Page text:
Five Burning Questions with Dames at Sea Star Mara Davi
November 18th, 2015
by Josh Ferri
If you’re at the Helen Hayes Theatre seeing Dames at Sea (and you should be at the Helen Hayes Theatre seeing Dames at Sea), it’s nearly impossible to take your eyes off Mara Davi. The true triple threat stars as Joan, a leggy dancer in the fictional musical and the love of sailor Lucky, and her big number with Danny Gardner, “Choo-Choo Honeymoon”, is the stuff dreams are made of.
Below, BroadwayBox talks with the Broadway leading lady about taking on Maggie in the first-ever A Chorus Line revival, playing the villain on TV’s Smash and keeping her Beauty and the Beast dream alive.
1. You are so spot on in this period—every moment, every line reading. Who are you serving us in Dames at Sea?
I was basically trying to channel Joan Blondell and Ginger Rogers—if they had a love child, that's who I’m trying to be. Obviously Joan Blondell because she’s Joan’s namesake for the show, and I just love what she does with her face and big eyes. And Ginger, I’ve watched forever. I’ve tried to copy their voice and their mannerisms and just mash it all together.
2. What was the biggest pinch me moment of your whole A Chorus Line experience?
There were a lot of pinch-me moments but the biggest was when we performed on The Tony Awards. It was so cool. First of all, they closed off 6th Avenue so we could do the opening number on the street with Marvin Hamlisch playing piano on top of Radio City. It was insane. Then the huge moment was when we were all in the line and we were raised up in the elevator onto the Radio City stage. We were backlit so we could see the full house as we started performing “One” but the couldn’t see our faces. The entire company was performing—all the cut dancers, all the swings—and it was at almost the end of a year doing the show so it felt like the culmination of ‘wow we did this.’
So re-watching Every Little Step, they made such a big deal about the big Maggie “At the Ballet” moment; what was your relationship with that high note and moment like?
That's especially where I lived then—in that place, in that note. Growing up I wanted to be Maggie. Rachel deBenedet was like my hero growing up in Colorado, and I was being an obnoxious 11-year-old and belting extraordinarily high in the dressing room one day and she said, “Mara, somebody you’re going to play Maggie in A Chorus Line…but right now you need to be quiet.” At that point I didn't know what Maggie was but I went and got the album and I listened to it and loved it and sang “At the Ballet” all the time. So when my brand-new agents said, ‘Do you know what they haven’t found yet? Maggie in A Chorus Line.’ I said, ‘Yes, yes please. Sign me up for that.’ I was not nervous about that note. It was the one thing I knew I had to do—I was nervous about the dancing.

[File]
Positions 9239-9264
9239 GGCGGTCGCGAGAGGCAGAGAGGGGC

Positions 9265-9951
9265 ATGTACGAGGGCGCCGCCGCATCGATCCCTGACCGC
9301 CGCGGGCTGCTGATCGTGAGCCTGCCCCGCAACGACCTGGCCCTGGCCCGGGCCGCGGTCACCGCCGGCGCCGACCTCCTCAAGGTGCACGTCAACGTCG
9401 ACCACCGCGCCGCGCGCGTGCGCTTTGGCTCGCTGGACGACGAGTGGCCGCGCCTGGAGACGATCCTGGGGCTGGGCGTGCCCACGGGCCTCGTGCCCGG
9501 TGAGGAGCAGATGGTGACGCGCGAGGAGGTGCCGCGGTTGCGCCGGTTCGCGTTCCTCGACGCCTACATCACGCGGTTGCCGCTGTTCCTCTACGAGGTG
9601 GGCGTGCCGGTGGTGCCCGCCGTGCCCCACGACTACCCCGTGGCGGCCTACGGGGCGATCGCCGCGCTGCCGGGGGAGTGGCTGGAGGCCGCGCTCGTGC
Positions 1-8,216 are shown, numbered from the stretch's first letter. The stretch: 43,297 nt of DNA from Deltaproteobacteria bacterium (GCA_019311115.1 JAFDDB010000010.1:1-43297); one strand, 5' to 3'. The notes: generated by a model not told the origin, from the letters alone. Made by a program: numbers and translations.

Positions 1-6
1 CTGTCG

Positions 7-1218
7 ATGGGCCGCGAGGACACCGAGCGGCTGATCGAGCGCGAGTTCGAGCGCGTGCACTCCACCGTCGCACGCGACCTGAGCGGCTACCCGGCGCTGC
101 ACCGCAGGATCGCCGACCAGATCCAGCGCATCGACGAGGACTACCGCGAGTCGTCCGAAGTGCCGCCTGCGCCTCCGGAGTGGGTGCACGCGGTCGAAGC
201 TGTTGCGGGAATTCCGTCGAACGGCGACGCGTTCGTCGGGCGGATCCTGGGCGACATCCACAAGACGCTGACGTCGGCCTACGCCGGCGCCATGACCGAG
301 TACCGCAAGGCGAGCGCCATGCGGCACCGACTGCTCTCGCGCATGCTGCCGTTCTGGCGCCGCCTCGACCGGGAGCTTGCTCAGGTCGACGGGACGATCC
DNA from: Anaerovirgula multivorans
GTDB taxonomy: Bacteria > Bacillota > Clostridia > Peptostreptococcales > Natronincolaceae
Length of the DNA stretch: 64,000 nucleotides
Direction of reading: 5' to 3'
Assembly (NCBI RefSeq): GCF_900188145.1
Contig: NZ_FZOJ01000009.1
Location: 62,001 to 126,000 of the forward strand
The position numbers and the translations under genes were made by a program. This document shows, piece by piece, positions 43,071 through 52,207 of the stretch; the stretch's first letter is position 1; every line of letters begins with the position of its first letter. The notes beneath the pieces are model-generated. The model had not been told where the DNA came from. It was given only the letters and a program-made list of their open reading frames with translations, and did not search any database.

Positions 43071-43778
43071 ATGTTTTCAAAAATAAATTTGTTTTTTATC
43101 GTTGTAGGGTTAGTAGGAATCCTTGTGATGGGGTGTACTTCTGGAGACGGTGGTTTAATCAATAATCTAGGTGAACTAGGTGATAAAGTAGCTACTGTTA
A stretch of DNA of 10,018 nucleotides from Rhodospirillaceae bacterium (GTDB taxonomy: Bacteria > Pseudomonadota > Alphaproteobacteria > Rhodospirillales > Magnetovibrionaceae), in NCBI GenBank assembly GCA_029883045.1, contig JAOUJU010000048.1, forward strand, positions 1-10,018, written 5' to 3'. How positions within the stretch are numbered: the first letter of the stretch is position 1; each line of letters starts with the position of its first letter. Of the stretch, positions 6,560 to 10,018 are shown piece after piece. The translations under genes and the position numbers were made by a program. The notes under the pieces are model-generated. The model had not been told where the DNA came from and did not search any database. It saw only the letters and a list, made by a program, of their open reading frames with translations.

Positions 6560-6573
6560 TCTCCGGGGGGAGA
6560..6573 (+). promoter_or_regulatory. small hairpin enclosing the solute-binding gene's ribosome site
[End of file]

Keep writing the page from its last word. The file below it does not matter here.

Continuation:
3. I love that you were a huge theatre nerd growing up. Whose voice did you idolize? What role did you believe you were destined to play?
I grew up in the Beauty and the Beast era. I wanted to be Susan Egan, then a little later I wanted to be Sutton Foster or Jodi Benson. I wanted to be a princess. I still want to be Belle in Beauty and the Beast. Holler out there casting directors! Give me a chance—just for a week to play this role. Also, if there’s a Crazy For You revival, I want to be Polly so bad.
4. You were so wicked in Smash and Ever After, but what did you find redeeming about those characters, Daisy Parker and Marguerite?
Ok, Daisy Parker is not a bad person; she just wanted to be on Broadway. She did not sleep with Derek to get on Broadway. She slept with Derek and then afterward saw an opportunity, but listen she’d been around for a long time, was super-talented and she had paid her dues—and she was fierce in the show. Did she maybe manipulate the situation a bit? Yes. Would I be pissed if someone did that and kicked me out of a role? Absolutely, but she’s a nice person. She just used the cards in her hand.
In defense of Marguerite, her family is in trouble. They lost their money and she is the only solution. She had been raised by her mother as the savior of the family, so stakes are high to marry rich and save her family.
It’s so fun to play the mean girl. It’s so cool. I came to New York wanting to be Peggy Sawyer but I love the turn things have taken and that I get to be a little bit wicked.
5. If you had to describe your other two Dames, Lesli and Eloise, as cocktails, what would they be and why?
When I think of Lesli, I think of a really beachy coconut rum cocktail. I picture an umbrella sticking out and frosting, and it would have a special name based on the resort like The Cabana Boy Cocktail. I think Eloise is a cosmopolitan; there’s just something very Sex and the City about her. I think she’d be right there with the girls drinking her cosmo at the bar.
Get yourself over to the Helen Hayes to see Mara Davi shine in 'Dames at Sea'